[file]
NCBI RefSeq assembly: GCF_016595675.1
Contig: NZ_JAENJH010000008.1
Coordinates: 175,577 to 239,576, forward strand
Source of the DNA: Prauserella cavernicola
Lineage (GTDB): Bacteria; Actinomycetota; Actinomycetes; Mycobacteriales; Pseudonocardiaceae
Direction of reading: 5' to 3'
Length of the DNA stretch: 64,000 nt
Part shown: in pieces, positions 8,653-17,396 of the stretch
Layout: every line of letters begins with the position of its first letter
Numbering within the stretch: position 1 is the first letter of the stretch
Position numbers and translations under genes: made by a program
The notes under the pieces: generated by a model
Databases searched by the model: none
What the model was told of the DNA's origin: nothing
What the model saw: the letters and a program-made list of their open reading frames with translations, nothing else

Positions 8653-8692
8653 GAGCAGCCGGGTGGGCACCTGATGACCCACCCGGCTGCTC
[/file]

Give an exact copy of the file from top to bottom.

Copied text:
NCBI RefSeq assembly: GCF_016595675.1
Contig: NZ_JAENJH010000008.1
Coordinates: 175,577 to 239,576, forward strand
Source of the DNA: Prauserella cavernicola
Lineage (GTDB): Bacteria; Actinomycetota; Actinomycetes; Mycobacteriales; Pseudonocardiaceae
Direction of reading: 5' to 3'
Length of the DNA stretch: 64,000 nt
Part shown: in pieces, positions 8,653-17,396 of the stretch
Layout: every line of letters begins with the position of its first letter
Numbering within the stretch: position 1 is the first letter of the stretch
Position numbers and translations under genes: made by a program
The notes under the pieces: generated by a model
Databases searched by the model: none
What the model was told of the DNA's origin: nothing
What the model saw: the letters and a program-made list of their open reading frames with translations, nothing else

Positions 8653-8692
8653 GAGCAGCCGGGTGGGCACCTGATGACCCACCCGGCTGCTC